EdgeX is a vendor-neutral open source project hosted by The Linux Foundation launched in April 2017. The primary focus is to standardize industrial IoT edge computing and build a common framework. The project combines the work of the Linux’s IoTX and Dell, which developed its FUSE software for IoT. The vision is to create a common interoperability framework that enables an ecosystem of plug-and-play, “EdgeX Certified” components.
EdgeX Foundry goals include:
- Build and promote EdgeX as the common open platform unifying Internet of Things (IoT) edge computing
- Enable and encourage the rapidly growing community of IoT solutions providers to create an ecosystem of interoperable plug-and-play components around the EdgeX platform architecture
- Certify EdgeX components to ensure interoperability and compatibility
- Provide tools to quickly create EdgeX-based IoT edge solutions that can easily adapt to changing business needs
- Collaborate with relevant open source projects, standards groups, and industry alliances to ensure consistency and interoperability across the IoT
EdgeX Foundry is focused on the Industrial IoT Edge. EdgeX Foundry leverages cloud-native principles (e.g. loosely-coupled microservices, platform-independence) but is architected to meet specific needs of the IoT edge including accommodating both IP- and non-IP based connectivity protocols, security and system management for widely distributed compute nodes, and scaling down to highly-constrained devices. EdgeX Foundry will benefit industry-specific interoperability efforts and strives to be a unifying force, creating an ecosystem of ecosystems, providing maximum flexibility to unify heterogeneous ingredients.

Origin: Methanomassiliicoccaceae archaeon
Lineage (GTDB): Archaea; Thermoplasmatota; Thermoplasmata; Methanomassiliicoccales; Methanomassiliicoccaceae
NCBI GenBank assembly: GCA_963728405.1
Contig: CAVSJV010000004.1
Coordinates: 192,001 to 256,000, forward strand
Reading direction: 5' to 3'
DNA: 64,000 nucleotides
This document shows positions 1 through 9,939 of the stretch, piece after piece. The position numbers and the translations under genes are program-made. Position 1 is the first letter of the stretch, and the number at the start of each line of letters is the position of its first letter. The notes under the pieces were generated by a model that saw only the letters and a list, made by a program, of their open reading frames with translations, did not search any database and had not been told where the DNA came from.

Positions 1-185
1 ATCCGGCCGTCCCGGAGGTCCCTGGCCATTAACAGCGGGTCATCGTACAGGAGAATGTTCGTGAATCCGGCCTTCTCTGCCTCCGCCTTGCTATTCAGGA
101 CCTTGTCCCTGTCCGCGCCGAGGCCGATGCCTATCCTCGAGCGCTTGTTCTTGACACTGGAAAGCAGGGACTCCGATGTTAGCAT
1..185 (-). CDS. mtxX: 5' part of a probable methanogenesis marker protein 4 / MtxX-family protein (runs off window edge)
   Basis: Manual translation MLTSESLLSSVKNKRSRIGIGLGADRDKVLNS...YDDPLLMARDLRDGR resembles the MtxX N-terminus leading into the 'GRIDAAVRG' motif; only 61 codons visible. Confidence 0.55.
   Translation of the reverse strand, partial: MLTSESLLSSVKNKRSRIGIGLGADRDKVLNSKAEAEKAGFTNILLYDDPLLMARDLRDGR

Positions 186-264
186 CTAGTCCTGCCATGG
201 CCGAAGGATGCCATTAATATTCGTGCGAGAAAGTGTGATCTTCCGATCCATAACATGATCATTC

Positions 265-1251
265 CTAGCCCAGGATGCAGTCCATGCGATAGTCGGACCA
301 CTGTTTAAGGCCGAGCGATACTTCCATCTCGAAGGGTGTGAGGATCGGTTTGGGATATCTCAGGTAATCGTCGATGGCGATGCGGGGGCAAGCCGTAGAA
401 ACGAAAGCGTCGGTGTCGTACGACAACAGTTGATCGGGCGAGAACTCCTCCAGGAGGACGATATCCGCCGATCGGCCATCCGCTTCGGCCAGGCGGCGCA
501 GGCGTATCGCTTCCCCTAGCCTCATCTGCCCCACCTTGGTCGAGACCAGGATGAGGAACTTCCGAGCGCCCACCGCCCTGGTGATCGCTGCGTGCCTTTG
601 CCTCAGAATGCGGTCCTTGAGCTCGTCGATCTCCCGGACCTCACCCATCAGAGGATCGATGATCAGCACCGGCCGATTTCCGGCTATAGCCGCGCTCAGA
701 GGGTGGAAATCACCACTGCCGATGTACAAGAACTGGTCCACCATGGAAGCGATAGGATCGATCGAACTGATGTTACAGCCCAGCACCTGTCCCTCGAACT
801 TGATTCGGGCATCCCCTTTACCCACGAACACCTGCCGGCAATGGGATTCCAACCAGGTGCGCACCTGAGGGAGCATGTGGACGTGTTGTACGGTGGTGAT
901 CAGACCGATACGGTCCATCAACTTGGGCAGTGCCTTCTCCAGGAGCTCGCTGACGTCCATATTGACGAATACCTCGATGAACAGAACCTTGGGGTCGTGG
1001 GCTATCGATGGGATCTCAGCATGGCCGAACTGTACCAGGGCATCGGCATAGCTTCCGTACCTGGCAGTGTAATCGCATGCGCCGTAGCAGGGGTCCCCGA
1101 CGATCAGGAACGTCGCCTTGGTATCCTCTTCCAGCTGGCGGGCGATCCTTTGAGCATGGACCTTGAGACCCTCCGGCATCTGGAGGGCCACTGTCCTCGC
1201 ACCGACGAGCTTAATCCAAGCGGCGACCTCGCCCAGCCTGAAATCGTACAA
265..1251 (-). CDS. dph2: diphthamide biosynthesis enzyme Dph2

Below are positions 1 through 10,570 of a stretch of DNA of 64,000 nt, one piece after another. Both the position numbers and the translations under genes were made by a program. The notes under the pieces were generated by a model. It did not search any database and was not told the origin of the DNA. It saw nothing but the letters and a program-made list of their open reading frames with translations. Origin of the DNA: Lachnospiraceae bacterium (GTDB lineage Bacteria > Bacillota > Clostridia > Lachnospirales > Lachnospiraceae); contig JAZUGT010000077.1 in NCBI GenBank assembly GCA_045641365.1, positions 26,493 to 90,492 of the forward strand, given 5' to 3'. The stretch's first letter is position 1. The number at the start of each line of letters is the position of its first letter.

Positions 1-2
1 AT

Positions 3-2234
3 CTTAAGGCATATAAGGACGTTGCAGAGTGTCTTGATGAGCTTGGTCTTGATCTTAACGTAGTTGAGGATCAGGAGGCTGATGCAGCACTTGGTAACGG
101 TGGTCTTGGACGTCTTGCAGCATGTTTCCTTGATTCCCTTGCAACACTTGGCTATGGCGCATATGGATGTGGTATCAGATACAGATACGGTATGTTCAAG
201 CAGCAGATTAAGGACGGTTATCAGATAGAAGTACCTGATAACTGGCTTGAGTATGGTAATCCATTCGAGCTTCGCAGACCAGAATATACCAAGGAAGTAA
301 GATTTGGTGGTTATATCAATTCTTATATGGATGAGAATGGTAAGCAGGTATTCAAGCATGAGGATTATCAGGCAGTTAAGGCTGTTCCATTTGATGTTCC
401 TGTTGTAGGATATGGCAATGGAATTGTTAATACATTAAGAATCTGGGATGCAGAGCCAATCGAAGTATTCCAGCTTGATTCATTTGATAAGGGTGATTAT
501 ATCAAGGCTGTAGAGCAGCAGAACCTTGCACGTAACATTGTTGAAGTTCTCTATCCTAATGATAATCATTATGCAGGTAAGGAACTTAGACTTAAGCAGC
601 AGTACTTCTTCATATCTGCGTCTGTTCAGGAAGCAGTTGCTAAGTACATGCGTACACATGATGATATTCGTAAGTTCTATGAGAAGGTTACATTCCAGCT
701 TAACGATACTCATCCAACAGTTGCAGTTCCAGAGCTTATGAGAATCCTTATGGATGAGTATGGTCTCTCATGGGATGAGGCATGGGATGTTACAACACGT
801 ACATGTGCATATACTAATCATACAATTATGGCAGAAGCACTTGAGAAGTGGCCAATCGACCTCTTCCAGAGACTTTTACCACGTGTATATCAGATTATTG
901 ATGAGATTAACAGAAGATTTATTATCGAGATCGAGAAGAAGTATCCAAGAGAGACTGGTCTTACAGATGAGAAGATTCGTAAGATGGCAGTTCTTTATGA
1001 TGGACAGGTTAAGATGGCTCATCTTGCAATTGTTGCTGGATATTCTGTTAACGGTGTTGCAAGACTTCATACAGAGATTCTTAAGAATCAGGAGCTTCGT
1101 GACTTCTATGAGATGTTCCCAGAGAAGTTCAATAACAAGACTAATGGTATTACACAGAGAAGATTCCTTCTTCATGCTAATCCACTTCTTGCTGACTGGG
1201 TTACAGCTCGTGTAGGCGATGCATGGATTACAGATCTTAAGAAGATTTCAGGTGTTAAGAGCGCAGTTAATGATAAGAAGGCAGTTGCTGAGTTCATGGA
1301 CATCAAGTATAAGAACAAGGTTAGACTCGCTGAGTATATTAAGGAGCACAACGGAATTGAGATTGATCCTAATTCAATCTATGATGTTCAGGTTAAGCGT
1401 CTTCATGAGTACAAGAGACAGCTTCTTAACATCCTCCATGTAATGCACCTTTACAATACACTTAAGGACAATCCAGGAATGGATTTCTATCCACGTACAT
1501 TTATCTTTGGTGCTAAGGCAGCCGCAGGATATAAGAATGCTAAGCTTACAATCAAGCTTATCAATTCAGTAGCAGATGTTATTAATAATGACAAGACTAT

The vision of EdgeX is to provide a set of microservices for industrial IoT solutions, a rich application framework that is uniformly available on multi-vendor gateways, while allowing for differentiation and value add. These microservices bridge a large set of device protocols and data formats to common REST APIs. It was established under the Linux Foundation (LF) to leverage well-honed structure, processes, and resources that have been tried and refined along the years for developing open source systems. The LF approach involves open communication and complete transparency; for example, code, documents and meeting recordings are available publicly. To insure quality code, EdgeX will only allow well attributed code by certified developers, no anonymous contributions.
EdgeX includes core services for reliably communicating data from connected devices to services. Also, a notification and alerting capability for applications to be notified in case of important events, such as when a new device is connected or a sensor value exceeded a threshold. The plan is to add security and system management capabilities, including for secure communication, security patches, and other software updates.
EdgeX is based on the latest software engineering principles and open source methodologies. EdgeX microservices could be implemented in any language, hence it is polyglot; for example, performance critical ones could be implemented in efficient languages such as C or Go, and others implemented in ease of development languages such as Java or Python. These microservices are loosely coupled: could be in the same process, in different processes on the same machine, or on different machines. For example, they might reside on the gateway, on collocated edge servers, or on remote cloud servers. This flexibility is enabled by the REST protocol over HTTP for remote procedure calls (RPCs), which employs URIs for references and JSON for serializing data types.
Following are useful resources: